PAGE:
Inventory is a crucial part of any supply chain. Once it’s sold, it becomes revenue.
When inventory doesn’t move, it leads to excess inventory that has the potential to become obsolete or “deadstock.” Both are costly to the company. And this is why inventory management is so important— it helps you keep track of your stock and forecast accordingly.
What does poor inventory data look like?
Oftentimes, businesses use Excel spreadsheets and manual inventory tracking systems. This leaves room for human error, incomplete or outdated information, and siloed data that is spread across departments. It becomes difficult to manage all of that information and ensure it’s updated for all parties in the supply chain, warehouses, manufacturers, and distribution.
A study found that in a sample of 25 spreadsheets, 15 of those spreadsheets contained a total of 117 errors. Out of those errors, seven would be costly to businesses, losing them $4 million to $110 million. This is extremely costly and hinders businesses from making data-driven decisions, improving user experiences, streamlining operations, and enhancing data security.
Smaller businesses often fall victim to this as they use spreadsheets and they struggle to keep up with the inflow and outflow of inventory. This is everything from raw materials to the finished product. Businesses lose an average of 30% of their revenue because of bad data.
This amounts to around $9.7 million and $14.2 million annually.
How poor data quality affects inventory management
1. Accumulating unsellable stock
Ecommerce is a fast-paced industry that’s also ever-changing.
Poor data means your inventory orders and sales projections aren't up-to-date.
For example, let’s look at the annual festive holiday. This becomes a busy time for your staff as they have to get ready to meet customers' demands. You end up looking at outdated historical data and making decisions based on that data. Since it’s inaccurate, you may end up ordering more items than you need and these items can become obsolete and unsellable over time.
Take Nike, for example.
In 2001 they struggled with unsellable stock. They installed demand planning software without adequate testing. This led to overstocking an unpopular item and understocking a best-selling Air Jordans. This mistake cost the sportswear brand $100 million dollars worth of sales.
2. Inadequate forecasting
According to Forbes, ecommerce growth has skyrocketed since 2020 as it saw a 50.5% increase over 2019 and a 14.2% increase over 2020. This shows that ecommerce in the United States and all over the world is growing and it isn’t planning to stop anytime soon.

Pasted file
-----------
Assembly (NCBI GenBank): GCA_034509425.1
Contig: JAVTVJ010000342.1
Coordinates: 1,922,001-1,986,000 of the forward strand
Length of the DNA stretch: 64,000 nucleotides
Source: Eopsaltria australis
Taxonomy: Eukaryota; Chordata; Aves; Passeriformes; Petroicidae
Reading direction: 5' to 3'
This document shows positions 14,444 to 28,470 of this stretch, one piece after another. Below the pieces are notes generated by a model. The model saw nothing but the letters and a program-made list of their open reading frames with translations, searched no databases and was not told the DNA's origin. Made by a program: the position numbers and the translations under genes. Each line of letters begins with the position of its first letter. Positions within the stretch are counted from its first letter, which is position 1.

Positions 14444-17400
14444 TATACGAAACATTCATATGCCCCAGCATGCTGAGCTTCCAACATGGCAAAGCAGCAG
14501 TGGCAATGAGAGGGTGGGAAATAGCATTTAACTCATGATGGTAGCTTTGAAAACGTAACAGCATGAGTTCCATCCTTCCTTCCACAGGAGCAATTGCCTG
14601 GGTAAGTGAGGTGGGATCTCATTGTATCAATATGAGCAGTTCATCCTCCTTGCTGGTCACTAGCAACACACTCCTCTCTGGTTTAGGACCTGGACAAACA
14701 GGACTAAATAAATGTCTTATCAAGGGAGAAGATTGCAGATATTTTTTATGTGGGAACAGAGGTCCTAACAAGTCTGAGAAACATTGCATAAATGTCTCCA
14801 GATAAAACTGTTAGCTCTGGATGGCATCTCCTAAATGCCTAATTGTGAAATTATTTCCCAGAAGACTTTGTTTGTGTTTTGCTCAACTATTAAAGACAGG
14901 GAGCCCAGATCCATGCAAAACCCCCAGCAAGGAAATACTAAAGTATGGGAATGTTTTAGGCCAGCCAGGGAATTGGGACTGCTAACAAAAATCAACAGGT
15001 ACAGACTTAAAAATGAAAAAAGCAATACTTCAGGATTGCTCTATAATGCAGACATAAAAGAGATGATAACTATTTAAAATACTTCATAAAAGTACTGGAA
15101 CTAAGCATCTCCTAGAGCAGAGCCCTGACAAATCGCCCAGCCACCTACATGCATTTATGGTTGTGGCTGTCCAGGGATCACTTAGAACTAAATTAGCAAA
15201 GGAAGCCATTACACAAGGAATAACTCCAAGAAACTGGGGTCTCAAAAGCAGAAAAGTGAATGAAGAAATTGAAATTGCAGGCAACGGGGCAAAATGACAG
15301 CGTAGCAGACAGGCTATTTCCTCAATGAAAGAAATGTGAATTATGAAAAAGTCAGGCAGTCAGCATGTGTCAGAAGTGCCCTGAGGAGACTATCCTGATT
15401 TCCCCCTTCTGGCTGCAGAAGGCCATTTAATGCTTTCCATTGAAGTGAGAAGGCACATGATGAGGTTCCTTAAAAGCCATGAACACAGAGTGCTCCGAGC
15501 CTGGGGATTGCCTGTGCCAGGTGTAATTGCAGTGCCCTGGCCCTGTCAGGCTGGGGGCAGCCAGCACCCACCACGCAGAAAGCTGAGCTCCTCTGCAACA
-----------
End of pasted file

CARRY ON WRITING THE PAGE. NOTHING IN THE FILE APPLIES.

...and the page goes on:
While ecommerce growth is good for business, it also adds pressure to improve forecasting.
According to this study, “65% of companies’ materials management strategies haven’t changed since the beginning of the pandemic.” This means they aren’t nearly close to being ready to manage the spike in product demand and forecasting will fall short. Without accurate forecasting and data, this can affect how brands meet sales predictions and customer demands, lack of stock, delayed times, and more that costs businesses. In 2013, Walmart lost $3 billion because its forecasting did not provide enough clarity on its growth sprout.
3. Running out of key stock
Every business has its best seller/s that customers return for.
However, when you’re not on top of your product data management game, you can easily run out of key stock. This happens when, for example, you aren’t managing your data properly, and your team doesn’t pick up that a product has gained popularity. It also happens when the records of sales weren’t recorded or weren’t updated according to movement. When you make orders, make sure you're basing it on correct information to avoid stock-outs or delays.
4. Decrease in productivity in the organization
Poor data can affect stock management, which impacts the efficiency in warehousing and distribution of your products. Without the right tools, employees will continue to manually manage inventory data, which often leads to poorly labeled inventory and discrepancies that affect the quality of their overall job. According to a survey, over 40% of employees believe they spend a quarter of their workweek doing repetitive tasks. This leads to low productivity.
Time to enhance your ecommerce tech stack
You may have an inventory management system or an ERP, but do you have a product information management tool? Now, you may be thinking, “why do I need a PIM tool if I have an inventory management system or even an ERP?” Well, a PIM for inventory management is the final piece to the puzzle to ensure you have strong data management capabilities.
A product database stores and manages product data in a single secure location, whereas your inventory management tool stores inventory-related data. Together, these tools close the gap and reduce redundancies, errors, or lack of information that may affect your inventory.
Are you curious to learn more about our product management tool and how it integrates with software like an ERP to improve inventory management? Download this free white paper!